Remembering Slain Burn Surgeon's Bedside Manner

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    NEWSLETTERS

    A patient of a burn surgeon who died in a motorcycle crash says his death is "heartbreaking."

    Police say a man suspected of drunken driving hit Dr. Gary Purdue after running a stop sign Sunday morning.

    Patient Remembers Renowned Burn Specialist

    [DFW] Patient Remembers Renowned Burn Specialist
    Michelle Petersilia credits renowne burn specialist Dr. Gary Purdue with saving her leg. Purdue was killed by a suspected drunk driver on Sunday. (Published Friday, Oct 8, 2010)

    "It's heartbreaking," Michelle Petersilia said. "He was a wonderful man."

    Purdue, the chief of the burn section at the University of Texas Southwestern Medical Center at Dallas, treated Petersilia after she was hit by a car while she was walking in Richardson 13 years ago.

    Colleagues Remember Dr. Gary Purdue

    [DFW] Colleagues Remember Dr. Gary Purdue
    Colleagues of renowned burn surgeon Dr. Gary Purdue remember him for helping patients heal emotionally and physically. (Published Wednesday, Oct 6, 2010)

    "I was thrown in the air and landed in the street, and the car drove over me and dragged me underneath it," she said. "My pelvis and my sacrum were completely shattered. My spine was separated from the lower half of my body. I had eight broken ribs, a punctured lung. The muffler burned a hole in my thigh all the way down to the muscle."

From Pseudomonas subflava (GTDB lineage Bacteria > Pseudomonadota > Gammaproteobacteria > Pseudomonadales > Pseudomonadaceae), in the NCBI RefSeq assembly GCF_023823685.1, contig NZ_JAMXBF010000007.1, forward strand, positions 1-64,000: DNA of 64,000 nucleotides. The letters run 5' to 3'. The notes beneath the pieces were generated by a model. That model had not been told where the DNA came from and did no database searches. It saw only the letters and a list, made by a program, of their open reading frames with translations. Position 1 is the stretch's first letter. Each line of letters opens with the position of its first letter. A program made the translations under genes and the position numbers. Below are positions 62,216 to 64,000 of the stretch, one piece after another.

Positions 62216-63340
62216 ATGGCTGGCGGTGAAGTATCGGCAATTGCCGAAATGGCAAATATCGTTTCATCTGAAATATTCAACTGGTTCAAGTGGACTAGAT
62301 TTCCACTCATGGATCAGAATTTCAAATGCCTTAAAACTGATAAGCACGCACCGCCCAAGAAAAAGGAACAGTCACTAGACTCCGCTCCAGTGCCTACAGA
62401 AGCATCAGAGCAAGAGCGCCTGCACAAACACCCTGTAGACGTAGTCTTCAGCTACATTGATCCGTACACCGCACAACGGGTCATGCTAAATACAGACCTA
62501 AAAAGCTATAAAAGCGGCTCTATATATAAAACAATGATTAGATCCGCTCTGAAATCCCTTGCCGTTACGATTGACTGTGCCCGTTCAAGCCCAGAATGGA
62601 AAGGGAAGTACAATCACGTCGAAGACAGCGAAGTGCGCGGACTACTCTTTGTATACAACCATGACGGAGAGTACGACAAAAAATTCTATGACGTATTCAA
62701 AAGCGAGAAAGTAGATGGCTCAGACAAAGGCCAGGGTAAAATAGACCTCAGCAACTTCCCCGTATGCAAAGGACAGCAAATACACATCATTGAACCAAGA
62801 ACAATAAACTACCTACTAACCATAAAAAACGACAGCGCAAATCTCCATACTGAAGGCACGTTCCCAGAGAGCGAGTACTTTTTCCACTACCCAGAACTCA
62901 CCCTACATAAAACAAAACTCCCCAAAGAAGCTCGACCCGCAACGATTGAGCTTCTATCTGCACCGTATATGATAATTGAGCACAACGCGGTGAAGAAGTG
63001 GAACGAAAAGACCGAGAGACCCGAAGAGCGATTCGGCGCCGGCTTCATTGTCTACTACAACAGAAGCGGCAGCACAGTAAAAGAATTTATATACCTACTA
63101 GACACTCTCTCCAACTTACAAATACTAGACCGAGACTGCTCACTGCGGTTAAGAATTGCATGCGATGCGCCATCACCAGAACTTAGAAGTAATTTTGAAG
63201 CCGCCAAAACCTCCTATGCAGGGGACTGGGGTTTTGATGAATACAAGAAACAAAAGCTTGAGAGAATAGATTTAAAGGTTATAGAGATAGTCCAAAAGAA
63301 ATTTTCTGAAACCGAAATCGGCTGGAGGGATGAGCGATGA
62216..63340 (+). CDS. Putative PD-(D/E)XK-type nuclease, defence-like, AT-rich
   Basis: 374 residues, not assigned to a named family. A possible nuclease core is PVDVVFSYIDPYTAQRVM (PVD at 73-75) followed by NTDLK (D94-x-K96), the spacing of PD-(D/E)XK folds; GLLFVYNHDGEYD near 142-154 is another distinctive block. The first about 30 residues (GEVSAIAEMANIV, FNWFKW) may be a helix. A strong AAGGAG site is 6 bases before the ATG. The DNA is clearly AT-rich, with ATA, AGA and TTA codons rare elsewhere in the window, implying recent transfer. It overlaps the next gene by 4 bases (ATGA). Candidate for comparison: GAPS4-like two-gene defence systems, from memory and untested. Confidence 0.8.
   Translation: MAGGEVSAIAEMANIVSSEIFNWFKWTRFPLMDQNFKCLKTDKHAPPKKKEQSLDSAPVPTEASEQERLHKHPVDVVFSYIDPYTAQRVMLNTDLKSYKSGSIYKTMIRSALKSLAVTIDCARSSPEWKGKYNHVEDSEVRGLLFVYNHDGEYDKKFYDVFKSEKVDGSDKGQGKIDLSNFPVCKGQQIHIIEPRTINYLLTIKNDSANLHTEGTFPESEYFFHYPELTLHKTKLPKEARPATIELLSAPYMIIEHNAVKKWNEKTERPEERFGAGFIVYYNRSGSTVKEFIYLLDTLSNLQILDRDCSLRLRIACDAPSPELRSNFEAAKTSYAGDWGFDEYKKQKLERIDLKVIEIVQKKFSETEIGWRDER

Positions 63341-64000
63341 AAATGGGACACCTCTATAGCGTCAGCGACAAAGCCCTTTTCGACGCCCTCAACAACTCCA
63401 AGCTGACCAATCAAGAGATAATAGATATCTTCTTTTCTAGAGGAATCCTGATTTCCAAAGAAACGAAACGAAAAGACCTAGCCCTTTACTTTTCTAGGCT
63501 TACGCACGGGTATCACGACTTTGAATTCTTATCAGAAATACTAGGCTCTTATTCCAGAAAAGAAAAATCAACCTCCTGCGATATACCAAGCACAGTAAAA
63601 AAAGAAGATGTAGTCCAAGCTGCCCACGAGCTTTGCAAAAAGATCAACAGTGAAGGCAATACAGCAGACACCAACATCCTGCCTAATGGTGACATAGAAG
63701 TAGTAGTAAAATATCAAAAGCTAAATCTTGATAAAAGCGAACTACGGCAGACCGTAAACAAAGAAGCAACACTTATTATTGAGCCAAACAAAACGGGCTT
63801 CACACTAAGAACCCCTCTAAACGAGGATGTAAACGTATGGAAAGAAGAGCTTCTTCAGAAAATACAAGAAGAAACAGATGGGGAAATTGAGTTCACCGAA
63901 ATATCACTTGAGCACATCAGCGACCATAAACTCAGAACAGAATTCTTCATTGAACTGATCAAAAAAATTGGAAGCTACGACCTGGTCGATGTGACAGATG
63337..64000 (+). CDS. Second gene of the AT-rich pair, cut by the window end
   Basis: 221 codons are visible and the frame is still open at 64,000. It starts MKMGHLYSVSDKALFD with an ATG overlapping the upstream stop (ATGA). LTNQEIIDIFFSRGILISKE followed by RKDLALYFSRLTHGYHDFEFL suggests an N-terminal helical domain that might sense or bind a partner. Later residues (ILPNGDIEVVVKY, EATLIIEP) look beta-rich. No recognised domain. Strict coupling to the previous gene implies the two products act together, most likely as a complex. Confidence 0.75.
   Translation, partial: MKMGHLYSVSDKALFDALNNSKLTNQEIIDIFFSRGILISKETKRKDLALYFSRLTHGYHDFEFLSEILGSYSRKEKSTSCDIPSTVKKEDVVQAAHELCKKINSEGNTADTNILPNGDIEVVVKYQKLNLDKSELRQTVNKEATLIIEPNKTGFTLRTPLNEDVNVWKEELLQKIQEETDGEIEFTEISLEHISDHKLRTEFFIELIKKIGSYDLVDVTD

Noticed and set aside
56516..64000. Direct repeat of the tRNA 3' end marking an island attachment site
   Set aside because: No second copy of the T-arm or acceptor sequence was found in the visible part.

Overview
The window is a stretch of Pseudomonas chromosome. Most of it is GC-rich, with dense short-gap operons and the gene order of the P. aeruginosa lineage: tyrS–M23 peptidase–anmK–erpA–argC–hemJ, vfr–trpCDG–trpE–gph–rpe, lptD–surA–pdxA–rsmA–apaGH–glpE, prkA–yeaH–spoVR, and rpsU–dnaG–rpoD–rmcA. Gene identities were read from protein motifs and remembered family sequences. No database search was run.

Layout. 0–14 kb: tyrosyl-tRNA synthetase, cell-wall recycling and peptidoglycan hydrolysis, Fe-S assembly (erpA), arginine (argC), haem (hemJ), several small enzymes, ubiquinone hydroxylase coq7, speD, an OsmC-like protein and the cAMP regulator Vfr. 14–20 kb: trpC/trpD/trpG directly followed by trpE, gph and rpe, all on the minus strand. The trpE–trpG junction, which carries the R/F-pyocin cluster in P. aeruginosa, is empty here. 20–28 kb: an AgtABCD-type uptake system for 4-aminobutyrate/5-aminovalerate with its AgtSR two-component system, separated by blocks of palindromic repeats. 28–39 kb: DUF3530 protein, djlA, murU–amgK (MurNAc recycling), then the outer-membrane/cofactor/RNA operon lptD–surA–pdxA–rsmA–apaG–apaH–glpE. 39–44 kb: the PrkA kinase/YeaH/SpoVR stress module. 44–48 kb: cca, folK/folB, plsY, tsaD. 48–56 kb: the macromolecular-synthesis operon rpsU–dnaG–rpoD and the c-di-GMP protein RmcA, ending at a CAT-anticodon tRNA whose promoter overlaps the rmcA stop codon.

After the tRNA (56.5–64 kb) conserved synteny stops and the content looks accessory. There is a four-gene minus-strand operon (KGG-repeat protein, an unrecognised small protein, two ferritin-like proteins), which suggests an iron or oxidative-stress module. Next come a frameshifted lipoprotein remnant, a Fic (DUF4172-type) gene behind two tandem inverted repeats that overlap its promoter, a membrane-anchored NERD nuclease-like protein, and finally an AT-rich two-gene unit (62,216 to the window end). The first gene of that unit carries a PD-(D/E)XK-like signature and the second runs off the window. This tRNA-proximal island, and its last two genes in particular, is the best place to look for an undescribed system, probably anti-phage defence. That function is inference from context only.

The third-degree burns on her leg, side and back posed a medical dilemma for orthopedic and burn specialists at Parkland Hospital.

    "My bones needed to be cast, but where my injuries were, there were skin issues," Petersilia said.

    Doctors decided to put her in a body cast, but it caused an infection. Doctors said her leg would have to be amputated, but then Purdue stepped it.

    "He said, 'Get the cast off of her now,'" Petersilia said.

    She said she remembers the force in his voice and arguments with orthopedic specialists concerned that her broken bones would not heal without the cast.

    "He didn't treat me any differently than he would if I was his own child," she said.

    Over the next three months, Petersilia endured painful skin grafts. She was bedridden and then in a wheelchair. Purdue was with her for every day that passed and every tear that fell.

    "He would come in, and he would have a smile on his face, and he was full of hope," she said.

    A memorial service for Purdue will be held at the First Baptist Church in Carrollton on Saturday.


    Previous Coverage:

    Crash Kills Prominent Texas Burn Surgeon